Could Anne Sacoolas face jail over Harry Dunn’s death?

Former CIA spook could be made to serve a sentence in the US if convicted

Harry Dunn
Harry Dunn was killed in crash outside RAF Croughton in Northamptonshire on 27 August last year 
(Image credit: Facebook/Justice4Harry)

The US citizen accused of killing British teenager Harry Dunn in a car crash is to face criminal proceedings two years after fleeing the country and claiming diplomatic immunity.

Former US intelligence officer Anne Sacoolas has admitted that she was driving on the wrong side of the road when her car collided with motorcyclist Dunn, 19, near RAF Croughton in Northamptonshire in August 2019.

Sacoolas, whose husband is also a CIA operative, left Britain for the US shortly afterwards.

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Fleeing justice

In December 2019, the Crown Prosecution Service (CPS) authorised Northamptonshire Police to charge Sacoolas with causing death by dangerous driving. But an extradition request was rejected by the US government, meaning criminal action could not begin.

However, the CPS has now said Sacoolas’s case will go before magistrates next month, with a spokesperson stating that “while the challenges and complexity of this case are well known, we remain committed to securing justice in this matter”.

There are reports that the defendant will appear via video link, but a spokesperson for the law firm representing Sacoolas told The Guardian: “While we have always been willing to discuss a virtual hearing, there is no agreement at this time.”

The Dunns said they welcomed the prospect of a court hearing in their son’s case, with his mother, Charlotte, saying the family is “emotional and overwhelmed” at “the news that Mrs Sacoolas is now to face our justice system”.

Foreign Secretary Liz Truss tweeted that the government will “continue to support the family to get justice for Harry Dunn”. David Lammy, shadow foreign secretary, added in a statement that “it is right there is now a trial in this tragic case and we hope that it can move forward”.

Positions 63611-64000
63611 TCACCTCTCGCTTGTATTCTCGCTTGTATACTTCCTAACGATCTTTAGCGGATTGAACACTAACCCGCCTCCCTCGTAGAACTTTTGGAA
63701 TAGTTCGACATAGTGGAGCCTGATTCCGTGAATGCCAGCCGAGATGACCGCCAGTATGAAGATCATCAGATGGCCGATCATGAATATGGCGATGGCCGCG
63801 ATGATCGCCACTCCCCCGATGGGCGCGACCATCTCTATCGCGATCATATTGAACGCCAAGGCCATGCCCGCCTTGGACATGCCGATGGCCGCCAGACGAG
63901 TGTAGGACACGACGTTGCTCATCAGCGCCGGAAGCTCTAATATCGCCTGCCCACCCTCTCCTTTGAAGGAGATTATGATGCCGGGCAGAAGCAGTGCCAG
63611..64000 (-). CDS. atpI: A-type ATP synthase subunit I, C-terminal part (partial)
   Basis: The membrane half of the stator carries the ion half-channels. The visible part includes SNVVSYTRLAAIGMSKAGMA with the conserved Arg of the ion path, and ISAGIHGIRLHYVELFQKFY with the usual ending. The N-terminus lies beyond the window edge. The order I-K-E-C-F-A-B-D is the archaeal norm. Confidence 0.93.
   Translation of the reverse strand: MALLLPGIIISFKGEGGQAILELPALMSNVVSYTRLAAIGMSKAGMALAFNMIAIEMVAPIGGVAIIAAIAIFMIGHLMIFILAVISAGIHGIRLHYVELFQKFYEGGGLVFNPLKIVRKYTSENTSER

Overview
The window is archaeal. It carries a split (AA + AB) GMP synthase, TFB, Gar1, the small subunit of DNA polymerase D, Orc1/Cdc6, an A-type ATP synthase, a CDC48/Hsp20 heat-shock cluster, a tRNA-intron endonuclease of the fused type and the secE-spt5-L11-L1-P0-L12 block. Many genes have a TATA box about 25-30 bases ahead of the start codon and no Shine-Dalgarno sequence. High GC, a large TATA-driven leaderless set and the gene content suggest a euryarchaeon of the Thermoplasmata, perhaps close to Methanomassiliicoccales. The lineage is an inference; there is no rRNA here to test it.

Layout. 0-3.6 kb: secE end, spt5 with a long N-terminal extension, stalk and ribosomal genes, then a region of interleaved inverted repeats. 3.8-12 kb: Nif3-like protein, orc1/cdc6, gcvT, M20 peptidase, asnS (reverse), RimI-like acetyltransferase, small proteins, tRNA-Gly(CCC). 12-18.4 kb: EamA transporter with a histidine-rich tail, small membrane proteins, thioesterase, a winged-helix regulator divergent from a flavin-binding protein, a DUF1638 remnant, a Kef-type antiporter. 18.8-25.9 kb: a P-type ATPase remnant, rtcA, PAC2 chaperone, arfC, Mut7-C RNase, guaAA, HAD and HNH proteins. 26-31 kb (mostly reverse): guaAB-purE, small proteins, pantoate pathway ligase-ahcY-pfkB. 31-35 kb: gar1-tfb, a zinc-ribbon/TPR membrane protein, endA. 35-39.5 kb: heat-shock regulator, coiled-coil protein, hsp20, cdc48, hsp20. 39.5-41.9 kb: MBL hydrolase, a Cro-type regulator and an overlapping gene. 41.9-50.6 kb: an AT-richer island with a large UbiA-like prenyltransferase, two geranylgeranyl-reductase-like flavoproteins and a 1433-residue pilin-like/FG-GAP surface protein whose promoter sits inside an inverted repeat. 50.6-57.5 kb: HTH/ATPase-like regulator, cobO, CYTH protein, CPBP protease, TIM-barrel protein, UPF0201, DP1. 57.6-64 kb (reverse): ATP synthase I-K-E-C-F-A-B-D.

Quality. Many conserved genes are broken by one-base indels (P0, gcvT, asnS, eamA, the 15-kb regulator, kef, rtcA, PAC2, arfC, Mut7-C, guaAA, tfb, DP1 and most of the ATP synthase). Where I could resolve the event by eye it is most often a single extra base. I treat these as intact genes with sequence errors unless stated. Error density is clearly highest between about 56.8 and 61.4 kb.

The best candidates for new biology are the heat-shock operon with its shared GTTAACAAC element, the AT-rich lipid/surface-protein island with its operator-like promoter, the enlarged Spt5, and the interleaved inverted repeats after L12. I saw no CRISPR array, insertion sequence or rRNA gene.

Will she face jail?

While Sacoolas will now have to face a UK court over the events that led to Dunn’s death, it remains unclear how a sentence would be dealt with if a guilty verdict is delivered.

“If she is found guilty, the UK could seek her extradition from the US,” The Telegraph said. Legal sources have also “suggested another option could see her serve her sentence in the US”.

In March, Sacoolas’s lawyer told the Daily Mail that she would be willing to perform community service in the US and make a “contribution” in Dunn’s memory. But she also warned that “since the charge pending in Britain” would “not usually result in a prison sentence in the US, her client was not inclined to return to the UK to face trial”.

That option is now off the table following the CPS announcement, with a spokesperson for the prosecution service stating that she “has a right to a fair trial”.

The case has caused “ongoing diplomatic tensions” between the US and UK, CNN said.

Radd Seiger, a retired lawyer who advises the Dunn family, told The Times that the agreement to bring Sacoolas before a UK court was the result of “pressure that has been maintained on the US government”. The case is an illustration of “how to stand up to the might of the US government”, he added.

The Dunns’ campaign on behalf of their son included a dramatic moment in October 2019 when they met the then president, Donald Trump, at the White House.

He reportedly “ambushed” them with the news that Saccolas was in an adjacent room. However, Dunn’s parents refused the offer to meet her.

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